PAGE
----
MV: On the very same day PNoy won, I went back to the office and met with my managers. I wanted to go back to business again. I told them, “I’m back!”
ESQ: Yes, you have mentioned many times that you see your return to the business sector in 2010 as a comeback of sorts. The ability to bounce back is really an underrated quality.
MV: It’s part of being an entrepreneur. ‘Pag entrepreneur ka, you need to bounce back quickly.
"When I started selling real estate, my first buyer was an OFW. ‘Yun ang pangarap nila, magkabahay."
IMAGE: Ralph Mendoza
ESQ: Yes. I think every entrepreneur knows that. But what about Pinoys who aren’t entrepreneurs?
MV: When I started selling real estate, my first buyer was an OFW. ‘Yun ang pangarap nila, magkabahay. To date, I’ve sold more than 300,000 homes and 50 percent of our offerings are bought by the OFW market.
ESQ: It is very clear that your business is quite intimate with the OFW—you’ve built it on that market and you know what’s in their dreams. But what’s in their future?
MV: At the risk of my own business, I see the day when the OFW will finally come home.
ESQ: That’s a very optimistic view, and also an ambitious one.
MV: I mean, this has to come to an end at a certain point. A lot of families are suffering because one—or both—of the parents are away. The social cost of the OFW segment is high.
ESQ: Of course, it’s hard to deny the financial advantages of working abroad, not only to the upkeep of the family, but to the economy at large. You’ve already mentioned the tens of billions they contribute year after year. And it seems to be growing larger. But there is also what seems to be a widening gap between the rich and the poor.
MV: Yes, I think the gap is widening. For those below the gap, there’s no real wealth creation. Just a higher cost of living—their lifestyle goes up, they pay for more things.
ESQ: And higher levels of employment is not enough to bridge that gap?
MV: I think we could have grown faster if our citizens had been entrepreneurs. The bulk of the population is working—they’re not entrepreneurial. I’m of the firm belief that poverty can only be reduced through business. Wealth creation is the way forward. We’re not entrepreneurial enough. I think this is the reason for the gap.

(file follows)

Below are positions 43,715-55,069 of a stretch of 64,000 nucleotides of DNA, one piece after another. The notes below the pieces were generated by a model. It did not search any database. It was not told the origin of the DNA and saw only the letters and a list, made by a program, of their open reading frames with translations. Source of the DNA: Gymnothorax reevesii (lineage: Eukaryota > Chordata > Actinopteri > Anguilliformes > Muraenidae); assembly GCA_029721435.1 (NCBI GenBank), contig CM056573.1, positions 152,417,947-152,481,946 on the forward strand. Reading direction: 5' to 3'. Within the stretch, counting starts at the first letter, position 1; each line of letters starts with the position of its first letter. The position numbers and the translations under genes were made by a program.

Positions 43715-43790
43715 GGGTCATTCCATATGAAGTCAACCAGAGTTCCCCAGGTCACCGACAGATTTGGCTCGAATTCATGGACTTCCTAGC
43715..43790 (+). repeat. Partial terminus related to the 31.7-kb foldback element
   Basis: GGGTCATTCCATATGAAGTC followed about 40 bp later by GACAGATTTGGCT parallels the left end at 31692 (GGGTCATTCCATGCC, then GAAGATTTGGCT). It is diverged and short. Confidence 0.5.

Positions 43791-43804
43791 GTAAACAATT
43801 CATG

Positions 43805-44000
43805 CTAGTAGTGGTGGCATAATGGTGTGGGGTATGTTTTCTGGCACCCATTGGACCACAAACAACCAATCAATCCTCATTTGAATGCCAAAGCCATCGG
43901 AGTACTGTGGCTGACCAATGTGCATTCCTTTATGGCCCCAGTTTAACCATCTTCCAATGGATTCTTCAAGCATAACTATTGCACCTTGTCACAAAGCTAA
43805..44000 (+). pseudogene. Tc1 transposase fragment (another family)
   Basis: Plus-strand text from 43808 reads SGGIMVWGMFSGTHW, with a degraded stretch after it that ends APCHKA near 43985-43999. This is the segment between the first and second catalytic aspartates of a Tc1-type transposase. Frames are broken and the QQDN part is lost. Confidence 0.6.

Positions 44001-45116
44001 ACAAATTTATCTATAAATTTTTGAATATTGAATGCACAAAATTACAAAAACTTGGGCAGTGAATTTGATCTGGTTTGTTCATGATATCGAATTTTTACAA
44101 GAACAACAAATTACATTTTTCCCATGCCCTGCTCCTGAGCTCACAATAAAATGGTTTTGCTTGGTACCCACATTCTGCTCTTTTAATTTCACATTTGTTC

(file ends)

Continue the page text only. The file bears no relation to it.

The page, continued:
ESQ: There’s got to be a bright side, though. Something Filipinos—even those who aren’t entrepreneurs—can hold on to.
MV: Right now, the country is on a winning streak. We’ve got strong fundamentals. The economy has got good legs. Besides OFW remittances, there’s tourism. We’re looking at a possible 10 million visitors over the next five years.
"I’ve always lived simply. I’ve taught my children to live simply."
ESQ: So it’s a good time to do business?
MV: It’s a good time to do business!
ESQ: There are a lot of risks, too. And some people aren’t so optimistic.
MV: But when you’re an entrepreneur, your definition of risk is lower than the others.
ESQ: So, sir... you like to gamble?
MV: I don’t gamble—business is already gambling. I also hold the assumption that there is no such thing as luck.
ESQ: So what do you have instead of luck?
MV: Besides “sipag at tiyaga,” I have a routine. I wake up early, go to the gym. By six a.m. I’m at the office already. I meet my managers at Starbucks. The baristas are all cheery in the morning and they know my name. I notice now that thanks to the BPO industry, the places are not empty or lonely anymore at six a.m. For many people it’s happy hour!
ESQ: That’s a good thing, right?
MV: It’s a good thing that the BPO industry is here—and it’s growing.
ESQ: So it’s not just the OFW segment we’re dependent on. One sign of a growing economy is also a very competitive business climate.
MV: You get competitive, too.
ESQ: That’s understandable. We imagine that having also spent more than fteen years in government—having been Congressman in 1992 and later on Speaker of the House of Representatives and then Senate President—comes with its frustrations.
MV: Hindi ako madaling magalit, eh. ‘Yung nasa gobyerno ako, maraming nagagalit sa akin. Galit na galit. When I come in, I would just say “hello” to them. I would look at them calmly. Why would I waste my time on them by getting angry?
ESQ: You also don’t seem to waste your time on luxuries.
MV: I’ve always lived simply. I’ve taught my children to live simply.
ESQ: What’s another thing you can teach us?
MV: Growth is meaningless. In the end, we all die. The winner of the rat race...is a rat.
ESQ: That does bring a certain level of Zen wisdom to your business thinking! Do you have any other parting advice for us average entrepreneurs?
MV: The same rule applies: “everybody is a genius” when there is a boom! Look around you, there are so many opportunities!
This article originally appeared in the May 2015 issue of Esquire Philippines. Minor edits have been made by Esquiremag.ph editors.